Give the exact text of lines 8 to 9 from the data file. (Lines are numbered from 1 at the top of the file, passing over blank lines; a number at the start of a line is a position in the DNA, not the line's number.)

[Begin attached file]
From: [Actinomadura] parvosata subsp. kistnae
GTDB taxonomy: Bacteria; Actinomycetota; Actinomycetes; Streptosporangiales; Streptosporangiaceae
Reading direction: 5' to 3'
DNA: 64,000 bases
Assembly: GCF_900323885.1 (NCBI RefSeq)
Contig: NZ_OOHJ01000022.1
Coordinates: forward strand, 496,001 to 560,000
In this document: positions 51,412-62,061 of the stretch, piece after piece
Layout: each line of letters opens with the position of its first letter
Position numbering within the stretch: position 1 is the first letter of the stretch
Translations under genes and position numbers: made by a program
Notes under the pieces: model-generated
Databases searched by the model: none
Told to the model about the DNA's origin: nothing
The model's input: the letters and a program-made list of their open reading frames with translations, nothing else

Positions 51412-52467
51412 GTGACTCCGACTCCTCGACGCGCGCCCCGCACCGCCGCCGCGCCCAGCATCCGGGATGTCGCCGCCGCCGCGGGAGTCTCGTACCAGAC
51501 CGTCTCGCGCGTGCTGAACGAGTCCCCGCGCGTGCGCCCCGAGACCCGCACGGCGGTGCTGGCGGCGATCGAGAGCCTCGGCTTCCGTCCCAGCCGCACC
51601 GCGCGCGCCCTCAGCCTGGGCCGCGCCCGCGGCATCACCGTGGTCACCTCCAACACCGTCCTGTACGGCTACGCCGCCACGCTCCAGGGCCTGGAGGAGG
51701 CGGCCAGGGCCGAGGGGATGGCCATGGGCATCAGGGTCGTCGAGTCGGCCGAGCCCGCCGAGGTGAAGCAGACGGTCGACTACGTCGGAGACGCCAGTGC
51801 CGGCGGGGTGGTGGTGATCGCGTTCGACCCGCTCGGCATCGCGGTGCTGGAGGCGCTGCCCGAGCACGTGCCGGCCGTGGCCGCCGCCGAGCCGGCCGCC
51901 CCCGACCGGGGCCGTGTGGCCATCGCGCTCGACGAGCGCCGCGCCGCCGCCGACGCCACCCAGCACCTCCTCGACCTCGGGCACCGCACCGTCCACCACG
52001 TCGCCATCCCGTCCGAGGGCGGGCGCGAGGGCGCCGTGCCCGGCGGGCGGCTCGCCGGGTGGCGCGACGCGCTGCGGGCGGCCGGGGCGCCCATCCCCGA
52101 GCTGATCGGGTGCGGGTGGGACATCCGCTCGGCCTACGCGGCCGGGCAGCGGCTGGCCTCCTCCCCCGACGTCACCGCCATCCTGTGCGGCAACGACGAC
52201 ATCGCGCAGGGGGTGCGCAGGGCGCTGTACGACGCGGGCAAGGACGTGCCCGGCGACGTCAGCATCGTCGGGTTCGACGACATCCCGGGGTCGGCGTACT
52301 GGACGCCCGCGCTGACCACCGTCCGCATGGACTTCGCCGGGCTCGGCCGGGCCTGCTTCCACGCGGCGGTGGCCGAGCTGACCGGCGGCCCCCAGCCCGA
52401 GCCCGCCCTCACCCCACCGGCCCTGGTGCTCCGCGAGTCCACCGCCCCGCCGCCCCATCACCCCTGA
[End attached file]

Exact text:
In this document: positions 51,412-62,061 of the stretch, piece after piece
Layout: each line of letters opens with the position of its first letter